temple mount 224.88.
(photo credit: Areil Jerozolimski [file])
For the first time in Palestinian history, Jerusalem has a minister. He is Khaled Abu Arafeh, 45, a businessman from east Jerusalem who worked as a mechanical engineer until he took over his family's hardware store just off Salah a-Din Street.
This is not to say that Palestinians hadn't paid attention to their declared capital before Hamas decided to create a separate ministry for the affairs of Jerusalem and its Palestinian Arab residents.
Before Abu Arafeh, Fatah's Faisal Husseini had been a de-facto minister of the city. Although Husseini's stature was more of a national leader than a local one he tried, through Orient House and his own charisma, to help his people. He did so through a mix of charitable help and support for existing religious institutions, private hospitals, schools and NGOs. After his unexpected death from a stroke while visiting Kuwait, the city's over 200,000 Palestinians felt orphaned.
The PLO, which unlike the Palestinian Authority is technically allowed to work in the city, tried to fill this vacuum by creating a citywide committee.
Al-Quds University President Professor Sari Nusseibeh tried for a short period to represent the PLO in Jerusalem, but he was unable to run both a major university and attempt to satisfy the many needs of the city's Arab residents.
PA premier Ahmed Qurei (Abu Ala) also made an attempt to address the needs of the city's residents, most recently by asking Hind Khoury to serve as Minister of State for Jerusalem Affairs in the Palestinian Authority. She began, from scratch, to institutionalize the nascent mini-ministry.
THE CLOSURE, under a 1945 Emergency Law, of Orient House and other Palestinian political institutions in Jerusalem is in direct contradiction of various international commitments to Palestinians.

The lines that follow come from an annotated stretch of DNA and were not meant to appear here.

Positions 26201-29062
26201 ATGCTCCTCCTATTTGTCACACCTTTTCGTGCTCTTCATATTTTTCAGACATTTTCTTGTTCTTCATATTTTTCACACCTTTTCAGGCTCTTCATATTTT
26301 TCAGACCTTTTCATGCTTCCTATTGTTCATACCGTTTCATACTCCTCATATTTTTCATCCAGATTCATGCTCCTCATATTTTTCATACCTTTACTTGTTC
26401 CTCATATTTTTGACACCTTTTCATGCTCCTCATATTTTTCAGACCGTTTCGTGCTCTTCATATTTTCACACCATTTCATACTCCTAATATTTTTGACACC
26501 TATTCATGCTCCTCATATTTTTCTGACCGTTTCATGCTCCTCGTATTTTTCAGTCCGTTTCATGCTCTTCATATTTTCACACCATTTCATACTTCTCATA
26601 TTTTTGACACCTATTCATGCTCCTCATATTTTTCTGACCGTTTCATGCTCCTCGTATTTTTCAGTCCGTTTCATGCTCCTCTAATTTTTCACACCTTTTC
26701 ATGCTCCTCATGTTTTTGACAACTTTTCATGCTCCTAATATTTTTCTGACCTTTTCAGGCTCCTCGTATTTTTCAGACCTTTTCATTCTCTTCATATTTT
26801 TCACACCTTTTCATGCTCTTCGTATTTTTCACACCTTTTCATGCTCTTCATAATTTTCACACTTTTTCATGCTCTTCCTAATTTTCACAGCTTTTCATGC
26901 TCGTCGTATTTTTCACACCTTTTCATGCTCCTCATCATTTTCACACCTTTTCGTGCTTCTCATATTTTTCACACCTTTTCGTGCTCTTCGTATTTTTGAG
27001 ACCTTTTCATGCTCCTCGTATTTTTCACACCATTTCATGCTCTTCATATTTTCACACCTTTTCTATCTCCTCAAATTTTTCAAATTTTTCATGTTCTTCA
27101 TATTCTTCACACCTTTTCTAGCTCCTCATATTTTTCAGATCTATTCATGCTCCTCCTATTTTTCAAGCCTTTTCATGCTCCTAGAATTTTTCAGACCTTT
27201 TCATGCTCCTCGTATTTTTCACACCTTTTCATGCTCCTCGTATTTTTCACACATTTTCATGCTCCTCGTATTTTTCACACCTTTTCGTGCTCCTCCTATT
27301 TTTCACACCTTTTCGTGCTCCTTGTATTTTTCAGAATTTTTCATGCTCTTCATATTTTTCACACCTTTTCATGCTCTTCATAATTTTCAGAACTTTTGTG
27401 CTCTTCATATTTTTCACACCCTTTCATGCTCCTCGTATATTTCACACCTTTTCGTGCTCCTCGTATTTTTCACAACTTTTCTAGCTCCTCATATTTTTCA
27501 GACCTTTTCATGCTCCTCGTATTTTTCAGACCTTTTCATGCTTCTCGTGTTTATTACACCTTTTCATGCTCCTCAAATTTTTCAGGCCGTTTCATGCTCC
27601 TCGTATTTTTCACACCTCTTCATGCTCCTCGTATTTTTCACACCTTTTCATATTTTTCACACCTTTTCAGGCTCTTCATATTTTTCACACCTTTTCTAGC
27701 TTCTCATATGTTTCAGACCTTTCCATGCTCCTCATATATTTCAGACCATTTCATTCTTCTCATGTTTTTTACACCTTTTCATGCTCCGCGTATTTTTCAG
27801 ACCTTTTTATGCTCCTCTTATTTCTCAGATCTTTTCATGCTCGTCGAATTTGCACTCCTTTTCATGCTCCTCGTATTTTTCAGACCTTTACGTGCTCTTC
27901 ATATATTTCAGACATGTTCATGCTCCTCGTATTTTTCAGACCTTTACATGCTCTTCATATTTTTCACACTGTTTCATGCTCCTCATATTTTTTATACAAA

The US secretary of state during the first Clinton administration, Warren Christopher, and the Israeli government under Shimon Peres signed commitments supporting the "preservation of the existing institutions in east Jerusalem" and even for allowing them to "thrive."
Now the task falls to Abu Arafeh, a father of five, who is described by people who know him well as openminded and highly tolerant. He told this writer that he plans to pay close attention to the various issues and problems raised by the people of Jerusalem. "We will support every effort that will restore the rights of our people."
He insists that this will include providing legal advice, going to Israeli courts and using all means possible for the benefit of the Palestinians in east Jerusalem.
I tried to see whether this tolerance also includes dealing with official Israel.
"Within the general policies and for the service of our people in Beit al Maqdes [Jerusalem] there is no opposition to negotiate with them regarding humanitarian and political issues," he told me in Arabic over the phone. I read the statement back to him to make sure that I understood it correctly, and he assured me that it was fine by him.
WHILE Jerusalemites welcomed the idea of a ministry being established and led by an honest, dedicated person, a man who will focus only on the issues of the city and the needs of its people, it is highly unlikely that Abu Arafeh will have much leeway to carry out his responsibilities.
Last week, he and a number of elected Hamas parliamentarians were temporarily arrested minutes before attending a public meeting at the city's Ambassador Hotel. The Israeli action was a clear signal against any political activities by Hamas in what Israel considers the annexed part of its capital, a claim that Palestinians and the rest of the world (including the US) have not recognized.
Abu Arafeh will do well if he can help produce a pragmatic and workable plan for Jerusalem. Arab Jerusalemites suffer not only from continued Israeli land confiscations - as well as private purchases of land (often using forged documents) - and from the crippling separation wall; they also suffer from a variety of social and economic challenges. These range from drug problems, especially inside the Old City walls, to maintaining a network of humanitarian, religious, medical and educational institutions.
Most of those who came to congratulate Abu Arafeh shared their concern that his new post would be a very heavy burden to carry. Any Palestinian running a ministry out of east Jerusalem - which Israel considers part of its undivided and eternal capital - would have a hard job.
But a Hamas person managing this post has a next to impossible task.
The writer is founder and director of the Institute of Modern Media at Al-Quds University in Ramallah. www.daoudkuttab.com
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